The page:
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‘Politics and witchcraft’ – Sam George’s description of Ghana’s healthcare inefficiency.

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‘Politics and witchcraft’ – Sam George’s description of Ghana’s healthcare inefficiency. 46

 

 

Samuel Nartey George, the Ningo-Prampram MP says Ghana’s healthcare inefficiency is “political and witchcraft”.

According to him, it will take only political will to improve the healthcare system of the country.

“The problem of fixing the health sector is politics and witchcraft,” George told Bernard Avle on Citi TV monitored by GhanaWeb on Wednesday, May 19.

Sam George has been unhappy about the death of a 12-year-old son of an Assemblyman in his constituency who was rushed to Battor Catholic Hospital but due to his condition, doctors at the hospital advised that he be transferred to the Korle Bu Teaching Hospital.

Due to what is called the “no bed syndrome” in health facilities in Ghana, Korle Bu refused to admit the patient because there was no bed!

Sam George indicated that “calls were made to 37 Military Hospital, and they agreed to take the child. This was about 3 pm. Then the next hurdle began. The National Ambulance Service was called to transport the child. Getting the Service was another issue entirely. After getting the service, they insisted that they cannot move the child until they got their own independent confirmation from 37 Military Hospital. For well over five hours, they could not get anyone from 37 to confirm.

It was at this point the Assemblyman in desperation called me. I quickly reached out to my colleague and brother Samuel Okudzeto Ablakwa who is the MP for the area to see if he could intervene with the Battor Clinic. He immediately called Dr. Atuguba who is the Head of the facility and put me in touch with him. It became clear quickly that Battor had done all they could and it was in the hands of 37 Military Hospital.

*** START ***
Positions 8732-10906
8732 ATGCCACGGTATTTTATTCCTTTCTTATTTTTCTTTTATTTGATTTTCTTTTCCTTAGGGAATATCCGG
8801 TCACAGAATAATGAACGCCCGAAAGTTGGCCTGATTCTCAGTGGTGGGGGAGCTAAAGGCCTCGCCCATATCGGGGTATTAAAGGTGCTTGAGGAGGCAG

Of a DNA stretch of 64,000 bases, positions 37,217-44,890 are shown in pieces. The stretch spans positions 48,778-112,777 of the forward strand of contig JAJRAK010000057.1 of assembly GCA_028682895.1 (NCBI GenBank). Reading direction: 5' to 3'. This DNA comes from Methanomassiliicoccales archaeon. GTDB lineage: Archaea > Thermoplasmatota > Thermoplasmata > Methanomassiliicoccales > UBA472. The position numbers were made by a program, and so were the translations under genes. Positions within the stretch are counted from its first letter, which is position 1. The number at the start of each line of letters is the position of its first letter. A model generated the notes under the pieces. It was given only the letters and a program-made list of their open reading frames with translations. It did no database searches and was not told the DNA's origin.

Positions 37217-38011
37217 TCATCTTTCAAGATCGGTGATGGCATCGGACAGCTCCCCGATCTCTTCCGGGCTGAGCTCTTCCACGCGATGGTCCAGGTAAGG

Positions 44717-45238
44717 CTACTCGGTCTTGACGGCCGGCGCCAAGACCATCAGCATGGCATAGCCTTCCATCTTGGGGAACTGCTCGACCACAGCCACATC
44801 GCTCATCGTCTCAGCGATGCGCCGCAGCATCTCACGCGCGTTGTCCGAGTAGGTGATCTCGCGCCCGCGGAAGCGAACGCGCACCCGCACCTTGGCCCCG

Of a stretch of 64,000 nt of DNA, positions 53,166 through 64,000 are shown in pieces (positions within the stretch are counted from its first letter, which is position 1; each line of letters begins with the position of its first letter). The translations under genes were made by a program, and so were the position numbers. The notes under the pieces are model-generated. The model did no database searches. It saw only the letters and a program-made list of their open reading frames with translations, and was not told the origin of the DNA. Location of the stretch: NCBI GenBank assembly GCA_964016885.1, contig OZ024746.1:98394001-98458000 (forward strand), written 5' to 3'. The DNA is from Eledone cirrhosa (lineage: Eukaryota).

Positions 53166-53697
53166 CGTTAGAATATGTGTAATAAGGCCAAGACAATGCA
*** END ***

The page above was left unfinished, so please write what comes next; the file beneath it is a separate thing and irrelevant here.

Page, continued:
Ablakwa again called a constituent of his who is a doctor at 37 to see if he could help us. At this point, we had finally got an ambulance on standby to convey the child. By the time we got a Doctor at 37 to get involved and give the all-clear to the ambulance service, the little boy blacked out and could not be resuscitated. He died at 10:05 pm.”

Sam George explained that at the time the 12-year-old boy died at 10.05 pm, there were about 500 beds at the University of Ghana Medical Centre (UGMC) but “someone’s political decision which is tantamount to witchcraft says that [the hospital] should not be utilized fully”.

He added that when the medical practitioners at Battor Catholic Hospital did an X-ray on the child and they realized that he had a pelvic fracture, they needed to move him to a bigger referral hospital for surgery to be done immediately.

“The referral hospitals you have are either Korle Bu, 37, Ridge or UGMC – which is supposed to be a quaternary level hospital – but for some reason, [….] we’ve decided that UGMC will not be fully utilized,” Sam George said.

He described the “We” in his statement as referring to the “politician”.

When asked if he was sure the beds at UGMC were in operation, Sam George replied, “they are there, they are available, the equipment is there. It is a quaternary level hospital. That hospital is the same kind of hospital our top politicians travel from here to Israel and go to the Sheba Medical Centre…that UGMC hospital is a direct replica of Sheba Medical Centre.”

Sam George hinted that he was going to pursue the matter in Parliament and pray on the Speaker to call those in charge of the healthcare system before the House to answer certain questions, including questions on why Ghana continues to experience a “no bed syndrome” for innocent lives to die.